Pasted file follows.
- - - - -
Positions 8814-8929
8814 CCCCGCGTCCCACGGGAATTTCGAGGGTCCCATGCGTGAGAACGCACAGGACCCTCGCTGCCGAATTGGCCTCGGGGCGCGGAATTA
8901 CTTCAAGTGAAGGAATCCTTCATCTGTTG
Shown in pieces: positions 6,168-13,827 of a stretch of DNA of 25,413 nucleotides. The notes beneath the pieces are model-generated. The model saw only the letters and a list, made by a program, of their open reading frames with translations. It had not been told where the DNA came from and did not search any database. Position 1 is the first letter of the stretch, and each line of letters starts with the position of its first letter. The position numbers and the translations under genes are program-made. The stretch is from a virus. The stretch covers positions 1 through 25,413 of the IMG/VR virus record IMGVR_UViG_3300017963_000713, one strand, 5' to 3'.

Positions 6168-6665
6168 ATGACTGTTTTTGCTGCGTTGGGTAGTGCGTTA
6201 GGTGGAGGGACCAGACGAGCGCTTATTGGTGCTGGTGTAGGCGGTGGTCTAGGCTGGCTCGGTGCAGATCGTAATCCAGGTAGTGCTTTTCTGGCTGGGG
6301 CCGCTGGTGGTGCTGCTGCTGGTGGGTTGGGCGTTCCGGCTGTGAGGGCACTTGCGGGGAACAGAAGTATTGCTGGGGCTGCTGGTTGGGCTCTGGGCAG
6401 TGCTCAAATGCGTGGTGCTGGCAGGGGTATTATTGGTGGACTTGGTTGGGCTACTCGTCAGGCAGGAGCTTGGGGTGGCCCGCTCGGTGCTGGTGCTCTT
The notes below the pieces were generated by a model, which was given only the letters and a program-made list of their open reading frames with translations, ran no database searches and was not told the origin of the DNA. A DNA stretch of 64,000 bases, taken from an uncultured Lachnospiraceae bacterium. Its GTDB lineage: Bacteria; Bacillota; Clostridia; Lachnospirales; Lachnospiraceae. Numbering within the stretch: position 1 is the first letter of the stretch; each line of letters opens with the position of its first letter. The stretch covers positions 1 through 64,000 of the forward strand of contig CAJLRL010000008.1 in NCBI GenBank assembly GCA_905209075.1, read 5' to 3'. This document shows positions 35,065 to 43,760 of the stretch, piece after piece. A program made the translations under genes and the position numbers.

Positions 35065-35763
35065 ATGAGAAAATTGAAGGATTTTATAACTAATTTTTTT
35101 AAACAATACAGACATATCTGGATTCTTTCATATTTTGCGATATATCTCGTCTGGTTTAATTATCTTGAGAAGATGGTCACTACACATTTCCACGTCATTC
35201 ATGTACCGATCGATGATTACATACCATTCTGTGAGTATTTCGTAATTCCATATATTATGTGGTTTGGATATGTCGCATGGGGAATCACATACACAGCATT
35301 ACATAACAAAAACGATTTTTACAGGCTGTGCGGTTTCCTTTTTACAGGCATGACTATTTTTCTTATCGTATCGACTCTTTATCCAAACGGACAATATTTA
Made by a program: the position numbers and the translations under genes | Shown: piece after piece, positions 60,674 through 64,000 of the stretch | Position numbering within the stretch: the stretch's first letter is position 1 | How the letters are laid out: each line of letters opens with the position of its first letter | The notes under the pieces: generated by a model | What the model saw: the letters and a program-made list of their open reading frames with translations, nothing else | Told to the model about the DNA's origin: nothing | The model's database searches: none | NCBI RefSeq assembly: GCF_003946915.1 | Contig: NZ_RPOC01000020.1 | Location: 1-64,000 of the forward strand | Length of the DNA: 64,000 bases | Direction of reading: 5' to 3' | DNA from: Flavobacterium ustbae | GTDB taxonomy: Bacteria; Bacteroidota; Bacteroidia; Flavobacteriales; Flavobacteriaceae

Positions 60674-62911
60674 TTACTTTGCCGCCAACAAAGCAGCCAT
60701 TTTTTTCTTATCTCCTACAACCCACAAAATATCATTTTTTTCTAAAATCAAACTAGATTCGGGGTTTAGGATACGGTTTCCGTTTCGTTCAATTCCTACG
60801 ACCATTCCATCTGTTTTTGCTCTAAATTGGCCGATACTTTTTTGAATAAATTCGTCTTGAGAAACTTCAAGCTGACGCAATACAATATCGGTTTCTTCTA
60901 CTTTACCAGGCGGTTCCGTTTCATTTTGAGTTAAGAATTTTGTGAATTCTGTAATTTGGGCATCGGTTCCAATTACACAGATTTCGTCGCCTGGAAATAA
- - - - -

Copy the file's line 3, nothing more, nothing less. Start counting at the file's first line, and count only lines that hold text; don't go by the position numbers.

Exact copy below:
8901 CTTCAAGTGAAGGAATCCTTCATCTGTTG